Cons: Multi-signature wallets can be more complex than single-signature wallets, and they can also be more expensive. Since multiple parties need to sign off on a transaction, there may also be delays in completing transactions.
Example: In 2016, Bitfinex, a popular digital currency exchange, was hacked and lost over 119,000 bitcoins. However, the company’s multi-signature wallet system prevented the hackers from stealing even more bitcoins, which were stored in a different wallet.
Exchange Wallets: Convenient but Risky
Exchange wallets are digital wallets that are provided by digital currency exchanges. When you buy digital currencies on an exchange, the exchange will typically hold your digital currencies in a wallet on your behalf. While exchange wallets are convenient, they are also risky because exchanges are prime targets for hackers.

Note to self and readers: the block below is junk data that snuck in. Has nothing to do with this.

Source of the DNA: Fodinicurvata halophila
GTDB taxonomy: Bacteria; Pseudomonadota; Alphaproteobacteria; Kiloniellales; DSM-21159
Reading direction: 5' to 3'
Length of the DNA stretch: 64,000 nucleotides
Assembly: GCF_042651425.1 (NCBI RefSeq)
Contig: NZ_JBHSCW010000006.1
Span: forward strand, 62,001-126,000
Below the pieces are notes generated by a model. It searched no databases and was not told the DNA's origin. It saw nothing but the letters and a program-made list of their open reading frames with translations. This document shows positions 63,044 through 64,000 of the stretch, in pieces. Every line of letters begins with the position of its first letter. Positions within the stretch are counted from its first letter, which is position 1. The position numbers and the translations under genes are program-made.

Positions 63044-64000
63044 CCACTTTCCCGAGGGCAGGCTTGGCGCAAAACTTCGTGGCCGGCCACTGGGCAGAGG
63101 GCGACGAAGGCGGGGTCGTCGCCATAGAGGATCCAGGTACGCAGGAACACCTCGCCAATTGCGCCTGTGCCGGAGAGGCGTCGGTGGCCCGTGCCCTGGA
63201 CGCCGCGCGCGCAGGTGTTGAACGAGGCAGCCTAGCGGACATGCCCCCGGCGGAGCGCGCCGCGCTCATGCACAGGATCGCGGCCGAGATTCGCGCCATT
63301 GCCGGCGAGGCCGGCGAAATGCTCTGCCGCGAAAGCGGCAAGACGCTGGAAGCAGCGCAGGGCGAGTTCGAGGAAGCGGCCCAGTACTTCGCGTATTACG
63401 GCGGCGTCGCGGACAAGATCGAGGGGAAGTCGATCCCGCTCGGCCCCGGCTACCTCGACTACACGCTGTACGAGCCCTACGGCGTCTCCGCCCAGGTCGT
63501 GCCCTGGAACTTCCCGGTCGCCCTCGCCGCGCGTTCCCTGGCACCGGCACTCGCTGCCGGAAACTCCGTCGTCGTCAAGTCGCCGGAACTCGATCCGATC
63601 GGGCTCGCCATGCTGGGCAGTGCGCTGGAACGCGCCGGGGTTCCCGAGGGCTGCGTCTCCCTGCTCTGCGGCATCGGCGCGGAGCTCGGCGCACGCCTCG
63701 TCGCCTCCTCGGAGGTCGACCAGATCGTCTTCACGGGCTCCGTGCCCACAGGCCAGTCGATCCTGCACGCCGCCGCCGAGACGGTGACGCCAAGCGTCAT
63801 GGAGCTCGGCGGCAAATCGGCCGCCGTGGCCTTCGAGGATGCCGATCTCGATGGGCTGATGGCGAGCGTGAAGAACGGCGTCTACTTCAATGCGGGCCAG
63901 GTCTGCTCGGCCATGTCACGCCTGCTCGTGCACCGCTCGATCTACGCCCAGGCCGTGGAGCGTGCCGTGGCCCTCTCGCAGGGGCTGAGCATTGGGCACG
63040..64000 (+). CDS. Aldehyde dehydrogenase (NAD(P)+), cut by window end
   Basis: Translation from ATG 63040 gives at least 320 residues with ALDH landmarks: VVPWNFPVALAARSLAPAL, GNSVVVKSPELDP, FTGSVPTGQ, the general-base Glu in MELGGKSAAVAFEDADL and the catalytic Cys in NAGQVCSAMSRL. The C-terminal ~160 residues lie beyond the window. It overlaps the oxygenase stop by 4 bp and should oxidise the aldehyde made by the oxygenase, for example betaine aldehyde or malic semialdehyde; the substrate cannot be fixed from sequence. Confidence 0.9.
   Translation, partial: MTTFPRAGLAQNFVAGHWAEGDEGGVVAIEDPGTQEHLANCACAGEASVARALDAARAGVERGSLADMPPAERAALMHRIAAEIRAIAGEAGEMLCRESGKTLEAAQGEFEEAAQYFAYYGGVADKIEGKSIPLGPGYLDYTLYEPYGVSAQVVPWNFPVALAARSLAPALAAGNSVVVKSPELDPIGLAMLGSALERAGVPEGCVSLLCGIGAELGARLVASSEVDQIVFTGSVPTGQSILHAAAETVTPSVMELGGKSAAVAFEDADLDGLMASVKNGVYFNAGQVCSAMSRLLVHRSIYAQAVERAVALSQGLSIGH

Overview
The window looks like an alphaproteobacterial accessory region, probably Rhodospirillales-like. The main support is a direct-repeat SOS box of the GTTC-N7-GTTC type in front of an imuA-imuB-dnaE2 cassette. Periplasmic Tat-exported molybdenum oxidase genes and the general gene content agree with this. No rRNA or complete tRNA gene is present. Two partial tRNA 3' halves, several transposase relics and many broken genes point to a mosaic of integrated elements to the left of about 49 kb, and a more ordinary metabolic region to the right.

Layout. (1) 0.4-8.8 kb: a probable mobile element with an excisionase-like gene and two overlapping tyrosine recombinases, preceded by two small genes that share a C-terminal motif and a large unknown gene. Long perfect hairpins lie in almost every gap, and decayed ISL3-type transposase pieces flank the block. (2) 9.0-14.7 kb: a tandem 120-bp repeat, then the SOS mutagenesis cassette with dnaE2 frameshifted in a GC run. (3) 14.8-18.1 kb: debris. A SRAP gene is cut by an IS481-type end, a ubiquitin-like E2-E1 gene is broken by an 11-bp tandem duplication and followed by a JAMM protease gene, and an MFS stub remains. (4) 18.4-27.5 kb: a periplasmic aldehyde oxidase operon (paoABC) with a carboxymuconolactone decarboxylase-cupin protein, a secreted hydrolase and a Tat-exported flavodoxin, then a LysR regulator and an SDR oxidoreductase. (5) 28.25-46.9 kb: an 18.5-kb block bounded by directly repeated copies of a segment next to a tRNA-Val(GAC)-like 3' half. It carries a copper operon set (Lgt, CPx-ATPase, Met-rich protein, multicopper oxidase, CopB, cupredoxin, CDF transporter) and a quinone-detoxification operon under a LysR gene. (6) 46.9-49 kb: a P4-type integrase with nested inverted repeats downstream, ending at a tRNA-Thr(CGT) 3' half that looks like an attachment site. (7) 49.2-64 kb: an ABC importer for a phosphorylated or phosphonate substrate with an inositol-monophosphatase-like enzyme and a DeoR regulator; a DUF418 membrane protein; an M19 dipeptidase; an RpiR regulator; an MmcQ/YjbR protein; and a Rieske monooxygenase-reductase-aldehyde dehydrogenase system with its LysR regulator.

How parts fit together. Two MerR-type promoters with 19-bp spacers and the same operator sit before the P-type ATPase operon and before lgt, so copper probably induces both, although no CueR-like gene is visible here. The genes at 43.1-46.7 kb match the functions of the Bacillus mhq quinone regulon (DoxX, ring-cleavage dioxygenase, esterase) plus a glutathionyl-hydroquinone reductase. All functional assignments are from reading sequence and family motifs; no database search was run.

Pros: Exchange wallets are very convenient. You can buy and sell digital currencies quickly and easily, and you don’t need to worry about managing your own wallet. Some of the most popular exchange wallets include Binance and Coinbase.
Cons: Exchange wallets are less secure than other types of wallets because they are vulnerable to hacking. If an exchange is hacked, you could lose all of your digital currencies. You also don’t have full control over your digital currencies when they are stored on an exchange.
Example: In 2018, the Japanese digital currency exchange Coincheck was hacked and lost over $530 million worth of digital currencies. The exchange had stored its customers’ digital currencies in a hot wallet, which was connected to the internet and vulnerable to hacking.
Cold Storage: Extreme Security
Cold storage is a type of storage that keeps your private keys offline, making it nearly impossible for hackers to steal your digital currencies. Cold storage can include hardware wallets, paper wallets, or even storing your private keys on a USB drive.
Pros: Cold storage is the most secure way to store your digital currencies. Since your private keys are not connected to the internet, they are immune to hacking. Cold storage also gives you complete control over your digital currencies.